After their legendary performance at Woodstock in the late summer of 1969, and their blistering self titled debut album, Santana would skyrocket to much deserved stardom and cement a place in rock history. But here, in the warm sounding Fillmore West in December of 1968, we get a very young and hungry Santana trying to find their way. The results couldn’t be more spectacular.
The first thing that knocks me over about this set is the sound, which is absolutely superb. Rich and warm, the sound captured that night in the Fillmore West is immaculately recorded and the stereo separation between the instruments, the percussion in particular, is stunning. Any early Santana fan should thank the stars that someone, somewhere, had the good sense to hit the record button as this is going to be one fantastic night of music (it sounds especially nice in headphones).
First out of the gate is a pulsating version of “Jingo” that seems to contain even more liquid fire than the later studio version found on their debut album. You can hear the percussion trickle in as the bass picks up the back beat and lays a solid foundation for Carlos to soar in with his psychedelic leads. The band grooves along and swings nicely without a care in the world and the polite West coast crowd is highly appreciative.
“Jingo,” with its constant pulsing rhythm, really sets the tone for the rest of the set which focuses mostly on hypnotic grooves and almost meditative song structures. The songs are all stretched as far as they can go and the band gets deep into the cut whenever they can. This usually leads to some excellent percussion breaks with congas and bass throwing the stage afire amidst the swashing leads of organist and pianist Greg Rolie. The band’s ability to alter all perception of what music is supposed to be, especially back in 1968, is astounding.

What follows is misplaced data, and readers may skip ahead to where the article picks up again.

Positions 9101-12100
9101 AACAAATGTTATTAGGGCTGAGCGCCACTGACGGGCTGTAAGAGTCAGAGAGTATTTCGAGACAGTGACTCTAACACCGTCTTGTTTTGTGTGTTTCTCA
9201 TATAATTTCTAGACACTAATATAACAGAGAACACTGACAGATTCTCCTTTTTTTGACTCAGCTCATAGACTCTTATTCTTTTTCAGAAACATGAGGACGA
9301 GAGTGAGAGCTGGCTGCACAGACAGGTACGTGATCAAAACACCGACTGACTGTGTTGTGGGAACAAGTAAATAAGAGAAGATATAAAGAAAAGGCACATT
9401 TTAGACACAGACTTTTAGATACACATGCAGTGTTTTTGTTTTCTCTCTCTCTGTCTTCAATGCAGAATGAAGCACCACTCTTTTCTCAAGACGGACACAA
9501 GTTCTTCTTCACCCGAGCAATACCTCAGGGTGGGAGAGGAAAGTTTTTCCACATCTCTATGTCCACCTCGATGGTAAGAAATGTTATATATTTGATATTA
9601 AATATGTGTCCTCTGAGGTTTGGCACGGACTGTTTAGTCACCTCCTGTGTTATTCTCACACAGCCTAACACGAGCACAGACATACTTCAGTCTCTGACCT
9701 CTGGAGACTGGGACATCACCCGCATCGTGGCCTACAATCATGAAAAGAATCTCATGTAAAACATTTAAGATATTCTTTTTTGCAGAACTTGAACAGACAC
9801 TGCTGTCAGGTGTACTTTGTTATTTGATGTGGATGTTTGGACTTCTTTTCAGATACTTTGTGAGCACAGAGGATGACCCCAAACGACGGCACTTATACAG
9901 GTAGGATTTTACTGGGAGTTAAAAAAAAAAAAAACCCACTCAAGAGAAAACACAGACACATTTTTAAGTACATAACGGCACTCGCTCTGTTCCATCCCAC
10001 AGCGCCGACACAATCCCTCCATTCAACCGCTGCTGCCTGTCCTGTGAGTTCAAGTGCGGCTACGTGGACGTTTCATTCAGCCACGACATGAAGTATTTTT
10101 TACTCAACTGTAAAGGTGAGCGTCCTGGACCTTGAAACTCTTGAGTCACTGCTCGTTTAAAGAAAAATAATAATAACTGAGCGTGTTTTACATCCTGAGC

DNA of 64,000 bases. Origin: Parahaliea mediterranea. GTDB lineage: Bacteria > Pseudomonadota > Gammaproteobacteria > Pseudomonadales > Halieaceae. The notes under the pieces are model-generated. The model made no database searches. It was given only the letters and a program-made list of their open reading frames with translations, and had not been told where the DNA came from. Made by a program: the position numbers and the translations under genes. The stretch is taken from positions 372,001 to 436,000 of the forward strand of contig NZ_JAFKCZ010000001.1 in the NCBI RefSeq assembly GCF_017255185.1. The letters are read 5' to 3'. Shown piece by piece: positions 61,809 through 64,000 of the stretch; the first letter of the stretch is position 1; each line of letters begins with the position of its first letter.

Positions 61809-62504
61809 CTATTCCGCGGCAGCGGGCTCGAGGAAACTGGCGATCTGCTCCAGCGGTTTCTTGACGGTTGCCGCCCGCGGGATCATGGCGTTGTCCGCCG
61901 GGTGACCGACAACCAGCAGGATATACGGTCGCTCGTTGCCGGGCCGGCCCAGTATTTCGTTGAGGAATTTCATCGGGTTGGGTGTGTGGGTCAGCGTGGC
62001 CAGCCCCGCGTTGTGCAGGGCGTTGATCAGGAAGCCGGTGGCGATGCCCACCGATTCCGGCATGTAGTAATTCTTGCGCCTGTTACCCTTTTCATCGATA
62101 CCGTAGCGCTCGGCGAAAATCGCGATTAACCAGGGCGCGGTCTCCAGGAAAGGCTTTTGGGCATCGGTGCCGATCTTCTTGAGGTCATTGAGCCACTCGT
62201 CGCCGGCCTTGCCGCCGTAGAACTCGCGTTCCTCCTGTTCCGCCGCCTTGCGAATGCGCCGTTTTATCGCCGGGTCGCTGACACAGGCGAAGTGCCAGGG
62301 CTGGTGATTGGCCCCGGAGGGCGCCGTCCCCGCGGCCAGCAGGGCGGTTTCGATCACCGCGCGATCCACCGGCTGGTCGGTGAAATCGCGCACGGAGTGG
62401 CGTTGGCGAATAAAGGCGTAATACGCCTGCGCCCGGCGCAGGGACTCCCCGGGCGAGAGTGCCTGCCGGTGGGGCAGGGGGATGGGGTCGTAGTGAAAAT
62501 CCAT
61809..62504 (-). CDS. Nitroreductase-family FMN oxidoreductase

Speaking of Rolie, he is on fire throughout and, as I mentioned in my review of Tanglewood 1970, he almost steals the entire show away from Carlos. Where some of Carlos’ solos sound restrained and somewhat safe, Rolie is completely unhinged, setting his Hammond B3 organ ablaze with a fury. Not that Carlos isn’t bringing some amazing leads to the table, he is, it’s just that whenever Rolie comes on my ears prick up and I find myself studying the playing just a little more. Of course I have been on a B3 kick lately. Special mention needs to be made here of both Rolie’s and Carlos’ spectacular performances on “Treat,” the two musicians locking together beautifully in the late night atmosphere of the jam.
One of the truly exciting things about hearing these ’68 sets are all the great early and rare gems the band throws out. Throughout the discs we are treated to rarities such as the always mysterious, late night jazz tinged “Fried Neckbones,” the San Francisco styled funk of “Chunk A Funk,” and the great instrumental “Conquistadore Rides Again,” where Rolie and Carlos again mesh musically as if they had been playing together for decades. There is also an early version of “Persuasion” that features a blistering intro played in the San Francisco acid rock style but with a nice touch of Santana styled flavor.
We are also treated to a very rare 30 minute version of “Freeway” which may just be the most hypnotic song on here full of long drum solos, bass solos, and any other solo you can think of (I will admit that the actual drum solo is a bit tame, but remember that spastic drummer Michael Shrieve, featured in the 1969 Woodstock performance of “Soul Sacrifice,” has yet to join the band). Still, it is one amazing performance by all with Carlos bringing some particularly fiery guitar leads into the mix throughout the duration of the jam.
Santana Live at the Fillmore ’68 has been a favorite of mine for years and is highly recommended for any Santana fan. I can also recommend it for any fan of percussion heavy music in general as it is wholly satisfying and far from the watered down Santana of later years. The hypnotic, mesmerizing grooves and pulsing rhythms are sure to keep anyone grooving along throughout the night and there is much to be found deep within the musical layers.